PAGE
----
4 results found
Van Vogt E, Cro S, Cornelius VR, et al., 2021, Individual participant data meta-analysis versus aggregate data meta-analysis: a case study in eczema and food allergy prevention., Clinical and Experimental Allergy, Vol: 52, ISSN: 0954-7894
INTRODUCTION: Meta-analysis traditionally uses aggregate data from published reports. Individual Participant Data (IPD) meta-analysis, which obtains and synthesises participant-level data, is potentially more informative, but resource-intensive. The impact on the findings of meta-analyses using IPD in comparison to aggregate data has rarely been formally evaluated. METHODS: We conducted a secondary analysis of a Cochrane systematic review of skin care interventions for preventing eczema and food allergy in infants to identify the impact of the analytical choice on the review's findings. We used aggregate data meta-analysis only and contrasted the results against those of the originally published IPD meta-analysis. All meta-analysis used random effects inverse variance models. Certainty of evidence was evaluated using GRADE. RESULTS: The pooled treatment effects for the Cochrane systematic review's co-primary outcomes of eczema and food allergy were similar in IPD meta-analysis (eczema RR 1.03, 95% CI 0.81, 1.31; I2 41%, 7 studies 3075 participants), and aggregate meta-analysis (eczema RR 1.01 95% CI 0.77, 1.33; I2 53%, 7 studies, 3089 participants). In aggregate meta-analysis the statistical heterogeneity could not be explained but using IPD it was explained by one trial which used a different, bathing intervention. For IPD meta-analysis, risk of bias was assessed as lower and more adverse event data were available compared with aggregate meta-analysis. This resulted in higher certainty of evidence, especially for adverse events. IPD meta-analysis enabled analysis of treatment interactions by age and hereditary eczema risk; and analysis of the effect of treatment adherence using pooled complier-adjusted-causal-effect analysis, none of which was possible in aggregate meta-analysis. CONCLUSIONS: For this systematic review, IPD did not significantly change primary outcome risk ratios compared with aggregate data meta-analysis. However, certainty of evidence, safety out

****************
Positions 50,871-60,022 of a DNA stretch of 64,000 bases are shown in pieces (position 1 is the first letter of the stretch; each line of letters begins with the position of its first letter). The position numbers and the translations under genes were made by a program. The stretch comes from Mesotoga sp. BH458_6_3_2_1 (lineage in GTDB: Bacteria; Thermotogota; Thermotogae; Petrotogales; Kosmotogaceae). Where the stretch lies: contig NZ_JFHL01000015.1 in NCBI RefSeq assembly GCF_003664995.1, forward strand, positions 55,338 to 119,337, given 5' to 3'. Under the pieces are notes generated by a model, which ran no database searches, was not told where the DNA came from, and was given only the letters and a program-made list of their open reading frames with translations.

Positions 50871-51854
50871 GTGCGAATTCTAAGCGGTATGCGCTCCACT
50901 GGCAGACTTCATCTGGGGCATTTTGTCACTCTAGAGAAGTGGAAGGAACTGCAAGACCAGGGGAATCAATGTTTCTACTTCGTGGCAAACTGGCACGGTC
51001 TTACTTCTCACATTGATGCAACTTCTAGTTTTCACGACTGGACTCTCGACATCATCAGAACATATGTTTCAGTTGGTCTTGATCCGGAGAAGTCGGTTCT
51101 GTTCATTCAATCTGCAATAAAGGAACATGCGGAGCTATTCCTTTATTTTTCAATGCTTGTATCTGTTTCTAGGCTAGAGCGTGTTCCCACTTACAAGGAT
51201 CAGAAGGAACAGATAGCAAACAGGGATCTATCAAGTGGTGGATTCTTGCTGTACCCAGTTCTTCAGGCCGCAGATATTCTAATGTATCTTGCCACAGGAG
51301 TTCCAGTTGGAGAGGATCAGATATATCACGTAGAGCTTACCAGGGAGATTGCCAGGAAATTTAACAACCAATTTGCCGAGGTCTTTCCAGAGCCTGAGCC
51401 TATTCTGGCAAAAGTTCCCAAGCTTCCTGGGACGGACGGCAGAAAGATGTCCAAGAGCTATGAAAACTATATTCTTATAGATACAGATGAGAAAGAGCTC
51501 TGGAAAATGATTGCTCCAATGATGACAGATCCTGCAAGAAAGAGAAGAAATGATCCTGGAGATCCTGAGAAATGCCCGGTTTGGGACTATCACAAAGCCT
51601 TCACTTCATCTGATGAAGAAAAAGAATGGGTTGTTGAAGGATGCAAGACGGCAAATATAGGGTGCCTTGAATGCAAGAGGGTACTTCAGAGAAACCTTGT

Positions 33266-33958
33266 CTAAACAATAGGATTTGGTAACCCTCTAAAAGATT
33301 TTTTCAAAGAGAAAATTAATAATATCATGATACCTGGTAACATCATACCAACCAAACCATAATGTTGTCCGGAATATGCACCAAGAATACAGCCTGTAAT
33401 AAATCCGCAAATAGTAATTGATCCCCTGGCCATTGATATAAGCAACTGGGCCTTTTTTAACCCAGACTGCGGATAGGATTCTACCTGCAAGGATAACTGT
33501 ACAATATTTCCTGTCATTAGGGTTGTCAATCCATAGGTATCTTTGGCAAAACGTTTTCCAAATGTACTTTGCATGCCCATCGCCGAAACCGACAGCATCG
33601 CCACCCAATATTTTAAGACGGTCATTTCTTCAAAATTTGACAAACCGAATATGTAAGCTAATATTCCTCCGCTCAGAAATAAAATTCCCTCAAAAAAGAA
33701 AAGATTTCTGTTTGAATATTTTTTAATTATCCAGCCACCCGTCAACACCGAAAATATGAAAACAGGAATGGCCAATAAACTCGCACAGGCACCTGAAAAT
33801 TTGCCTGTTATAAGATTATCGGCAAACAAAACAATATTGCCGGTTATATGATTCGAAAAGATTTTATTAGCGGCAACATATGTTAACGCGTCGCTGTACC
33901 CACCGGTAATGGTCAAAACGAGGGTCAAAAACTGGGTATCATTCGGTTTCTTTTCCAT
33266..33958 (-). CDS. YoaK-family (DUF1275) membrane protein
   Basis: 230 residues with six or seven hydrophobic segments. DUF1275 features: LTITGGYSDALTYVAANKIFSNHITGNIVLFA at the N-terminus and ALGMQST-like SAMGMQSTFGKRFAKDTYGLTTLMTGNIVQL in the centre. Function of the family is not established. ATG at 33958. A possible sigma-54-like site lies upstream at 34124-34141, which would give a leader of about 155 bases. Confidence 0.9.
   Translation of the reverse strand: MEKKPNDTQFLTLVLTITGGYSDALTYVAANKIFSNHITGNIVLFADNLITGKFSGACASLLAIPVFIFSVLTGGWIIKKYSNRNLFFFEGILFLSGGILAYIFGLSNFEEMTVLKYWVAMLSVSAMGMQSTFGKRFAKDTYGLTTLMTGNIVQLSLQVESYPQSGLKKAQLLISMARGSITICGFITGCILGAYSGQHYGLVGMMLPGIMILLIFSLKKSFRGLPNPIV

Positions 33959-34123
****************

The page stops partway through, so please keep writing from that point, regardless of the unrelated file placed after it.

Tan P-T, Cro S, Van Vogt E, et al., 2021, A review of the use of controlled multiple imputation in randomised controlled trials with missing outcome data, BMC Medical Research Methodology, Vol: 21, ISSN: 1471-2288